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Original Article
Open Access Peer-reviewed

Linea Nigra and Gynaecomastia as Risk Factors for Prostate Cancer

Otike-Odibi Bolaji, John Edoka Raphael
American Journal of Cancer Prevention. 2022, 9(1), 1-3. DOI: 10.12691/ajcp-9-1-1
Received February 17, 2022; Revised March 23, 2022; Accepted March 30, 2022

Abstract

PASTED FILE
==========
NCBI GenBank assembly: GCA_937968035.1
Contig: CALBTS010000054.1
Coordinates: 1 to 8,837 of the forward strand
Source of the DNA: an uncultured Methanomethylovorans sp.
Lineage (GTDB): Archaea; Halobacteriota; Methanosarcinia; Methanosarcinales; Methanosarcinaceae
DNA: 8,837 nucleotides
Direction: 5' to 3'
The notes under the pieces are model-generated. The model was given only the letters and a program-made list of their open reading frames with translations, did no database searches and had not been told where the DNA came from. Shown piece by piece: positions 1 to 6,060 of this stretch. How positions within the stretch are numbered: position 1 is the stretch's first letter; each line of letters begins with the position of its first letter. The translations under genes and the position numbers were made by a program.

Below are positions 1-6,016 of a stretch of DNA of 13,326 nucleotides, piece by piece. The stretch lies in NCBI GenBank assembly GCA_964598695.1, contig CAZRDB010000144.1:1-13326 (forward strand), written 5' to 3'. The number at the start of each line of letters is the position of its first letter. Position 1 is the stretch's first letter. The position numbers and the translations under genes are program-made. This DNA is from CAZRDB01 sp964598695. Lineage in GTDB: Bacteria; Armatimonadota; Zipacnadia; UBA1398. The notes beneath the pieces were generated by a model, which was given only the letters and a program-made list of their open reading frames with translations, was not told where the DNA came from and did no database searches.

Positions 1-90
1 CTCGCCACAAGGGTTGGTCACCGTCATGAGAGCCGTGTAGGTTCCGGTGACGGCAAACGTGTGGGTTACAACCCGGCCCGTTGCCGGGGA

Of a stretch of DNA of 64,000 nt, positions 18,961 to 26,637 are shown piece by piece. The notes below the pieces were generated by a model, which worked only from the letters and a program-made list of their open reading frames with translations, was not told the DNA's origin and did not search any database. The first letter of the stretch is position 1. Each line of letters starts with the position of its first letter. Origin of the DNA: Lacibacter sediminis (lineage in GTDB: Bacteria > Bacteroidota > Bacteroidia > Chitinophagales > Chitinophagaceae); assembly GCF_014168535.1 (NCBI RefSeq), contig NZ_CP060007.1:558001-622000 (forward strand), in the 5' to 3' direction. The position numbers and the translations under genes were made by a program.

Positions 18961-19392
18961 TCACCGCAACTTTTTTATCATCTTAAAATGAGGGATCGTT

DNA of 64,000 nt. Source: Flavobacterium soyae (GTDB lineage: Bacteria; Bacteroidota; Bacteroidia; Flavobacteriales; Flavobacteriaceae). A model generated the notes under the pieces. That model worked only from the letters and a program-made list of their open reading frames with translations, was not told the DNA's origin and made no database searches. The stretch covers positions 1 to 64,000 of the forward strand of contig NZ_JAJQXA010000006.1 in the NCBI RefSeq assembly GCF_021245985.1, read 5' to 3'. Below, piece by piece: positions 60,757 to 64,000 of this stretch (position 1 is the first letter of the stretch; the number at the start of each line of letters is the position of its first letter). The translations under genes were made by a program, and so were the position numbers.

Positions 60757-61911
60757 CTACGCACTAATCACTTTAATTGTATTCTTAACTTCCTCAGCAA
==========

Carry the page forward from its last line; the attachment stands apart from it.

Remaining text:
Background: Linea nigra and gynaecomastia are presumably markers of estrogen function and impaired androgen receptor activity in certain disease conditions. Since prostate cancer (PCa) is androgen-dependent, Linea nigra (LN) and gynaecomastia could be potentially non-invasive modalities used in the risk assessment of patients during screening and diagnosis for prostate cancer. Objectives: This study aims to determine the relationship between prostate cancer with Linea nigra and gynaecomastia. Methods: This is a comparative descriptive cross-sectional study on forty patients, twenty with benign prostatic enlargement (BPE) and twenty with PCa, who presented to the urology outpatient department or were admitted to the urology ward of the hospital. A proforma data collection sheet collated demographic information, clinical presentation, prostate-specific antigen (PSA) levels, and Linea nigra and gynecomastia presence. The data obtained were analyzed using the SPSS Version 25 software. Chi-square and Spearman’s Rank analysis was used to test for association and relationship at a 95% confidence interval, with a p< 0.05 was considered significant. Results: The mean age was 71.0250 ± 11.01years, ranging from 39 to 96years. Linea nigra was seen in two (5%) and absent in thirty-eight (95%) of all the patients. The modal age range was the 70-79-year group, and none had linea nigra. Gynaecomastia was seen in four (10%) and absent in thirty-six (90%) of the patients. One patient in the age range of 50-59years, two in the 60-69years range and one in the 80-89 age range had gynaecomastia. A patient with BPE and three with PCa had gynaecomastia. There was no statistically significant association or relationship between gynaecomastia and prostate cancer. There was a significant association between gynaecomastia and PSA (p=0.008) but none between PSA and Linea nigra. Conclusion: Our study shows no statistically significant association between Linea nigra and gynaecomastia with prostate cancer. There is an association between gynaecomastia and PSA that require further evaluation. More extensive studies are needed to elucidate any relationships.